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Three years ago, artist Zarah Hussain could hardly breathe. 

“I was coughing, I was having trouble walking uphill, and I just wasn’t getting enough air into my lungs,” she says in a Q&A with the Peabody Essex Museum. It turned out to be an issue with her diaphragm, and after corrective surgery, she had to learn how to breathe again. 

During her healing process, she began painting—visually conveying how her lungs felt as they relearned a basic function that most of us take for granted. That was, until about a year ago.

Photograph by Kathy Tarantola

In 2020, COVID-19 swept the world. And Hussain brought out her old paintings about learning how to breathe as another tragedy came center stage—the killing of George Floyd at the hands of the Minneapolis police. Some of George Floyd’s last words were “I can’t breathe.”

The response to the U.K. artist’s painting series on breathing was overwhelmingly positive. “People were contacting me from the States, from Europe, from India, all over the world,” says Hussain. “It kind of touched a nerve.” Compiled into a new exhibit at the Peabody Essex Museum, Hussain’s paintings are accompanied by an animation and a soundscape in Breath, on view through June 20, 2021.

Hussain, daughter of immigrants to the U.K., takes most of her artistic inspiration from geometry. “[We had] pictures of mosques, we had carpets, we had a few things from India and Pakistan,” Hussain says of growing up, “and I loved the geometry and repeating patterns.”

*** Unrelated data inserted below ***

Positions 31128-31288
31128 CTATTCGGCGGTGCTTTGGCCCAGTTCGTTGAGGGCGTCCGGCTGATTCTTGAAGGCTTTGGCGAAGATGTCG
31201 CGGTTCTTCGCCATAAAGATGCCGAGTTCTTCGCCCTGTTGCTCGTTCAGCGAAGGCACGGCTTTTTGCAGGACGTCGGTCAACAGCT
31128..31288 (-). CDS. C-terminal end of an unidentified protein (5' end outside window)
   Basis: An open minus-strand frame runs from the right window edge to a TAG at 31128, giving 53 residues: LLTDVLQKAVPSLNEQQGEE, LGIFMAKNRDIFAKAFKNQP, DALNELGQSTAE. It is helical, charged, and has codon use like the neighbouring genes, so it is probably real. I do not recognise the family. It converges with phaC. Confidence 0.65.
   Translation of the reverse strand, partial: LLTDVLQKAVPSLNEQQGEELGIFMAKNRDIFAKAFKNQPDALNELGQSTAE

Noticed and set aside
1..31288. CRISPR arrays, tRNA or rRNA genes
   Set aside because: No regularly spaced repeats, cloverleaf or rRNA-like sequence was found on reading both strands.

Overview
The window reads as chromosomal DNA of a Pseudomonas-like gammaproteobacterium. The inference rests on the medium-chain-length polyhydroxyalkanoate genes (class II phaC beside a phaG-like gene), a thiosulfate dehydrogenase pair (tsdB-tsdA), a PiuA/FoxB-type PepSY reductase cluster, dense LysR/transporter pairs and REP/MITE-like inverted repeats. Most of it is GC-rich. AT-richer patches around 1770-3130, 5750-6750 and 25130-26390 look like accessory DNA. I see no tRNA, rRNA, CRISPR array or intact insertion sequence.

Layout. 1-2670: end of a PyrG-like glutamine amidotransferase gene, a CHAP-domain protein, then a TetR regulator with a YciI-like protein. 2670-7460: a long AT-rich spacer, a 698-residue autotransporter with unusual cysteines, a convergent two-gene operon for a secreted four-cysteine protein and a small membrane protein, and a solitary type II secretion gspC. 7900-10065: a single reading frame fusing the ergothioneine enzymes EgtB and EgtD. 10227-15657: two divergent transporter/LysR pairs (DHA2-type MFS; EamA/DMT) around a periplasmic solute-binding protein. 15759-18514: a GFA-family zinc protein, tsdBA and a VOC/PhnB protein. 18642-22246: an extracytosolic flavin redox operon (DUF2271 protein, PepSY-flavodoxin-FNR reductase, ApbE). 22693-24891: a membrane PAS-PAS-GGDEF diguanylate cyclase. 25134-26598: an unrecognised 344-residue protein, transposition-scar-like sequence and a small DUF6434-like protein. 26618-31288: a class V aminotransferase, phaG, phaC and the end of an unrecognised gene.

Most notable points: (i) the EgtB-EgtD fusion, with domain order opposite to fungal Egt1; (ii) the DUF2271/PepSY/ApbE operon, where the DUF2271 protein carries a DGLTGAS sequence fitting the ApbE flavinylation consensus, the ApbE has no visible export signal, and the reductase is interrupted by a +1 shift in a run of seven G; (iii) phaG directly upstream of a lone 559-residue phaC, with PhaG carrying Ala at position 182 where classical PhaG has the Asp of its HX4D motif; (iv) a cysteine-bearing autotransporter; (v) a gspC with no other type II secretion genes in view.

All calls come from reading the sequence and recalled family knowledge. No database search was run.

Photograph by Kathy Tarantola

“Hussain’s work lies at the intersection of science and spirituality and melds ancient traditions of meditation and breathwork with contemporary technology,” says Siddhartha V. Shah, PEM’s director of education and civic engagement and curator of South Asian Art. “It’s really powerful and profound work. It’s definitely multidimensional.”

“By the latest research I’ve looked at,” explains Hussain, “the perfect breath is 5.5 seconds. It’s a deep breath—5.5 seconds in and 5.5 seconds out.” After just a few minutes, these breaths begin to soothe the body. Hussain has artistically represented her “perfect breath” through the three elements of the Breath exhibit: painting, animation, and sound.

Photograph by Navid Akhtar

The exhibit immerses viewers in a tide of inhales and exhales, and encourages them to follow along. You’ll see Hussain’s paintings of the visualization of breath, which she calls a sort of “holy geometry,” and you’ll also experience an evocative animation and soundscape, encouraging you to experience your own “perfect breath.”

“We live in a world where we are constantly on,” says Hussain. “There is such a benefit to just slowing down and being quiet.”

Growing up, although Hussain remembers being fascinated by art class, she never learned about non-Western art until a postgraduate program she took at the Prince’s Foundation School of Traditional Arts. “We never looked at anything beyond the West, this tiny little area. I was aware that there was something beyond what we were being taught,” she says. “I just knew when I looked at these beautiful mosques, there had to be a theory… a way of understanding it, of deconstructing it.”

Photograph by Kathy Tarantola

Hussain holds equal space for her loves of geometry and traditional Islamic art, and of coding and computers. “There’s a lot of sympathy with Islamic art because it’s based on math and algorithms,” she explains. 

But Hussain has employed math and algorithms so efficiently in the Breath exhibit that all you’ll notice is the calming energy of the shapes and sounds synchronizing with the perfect breath. 

“The ancient traditions I’ve looked at [including Chinese qi and Indian prana] say you shouldn’t measure your life by the days and the hours—you should measure your life by the breaths you take,” says Hussain. “Because the longer and the slower and the calmer the breaths are, the better quality of life you have. And it’s about quality of life, not length of life.” 

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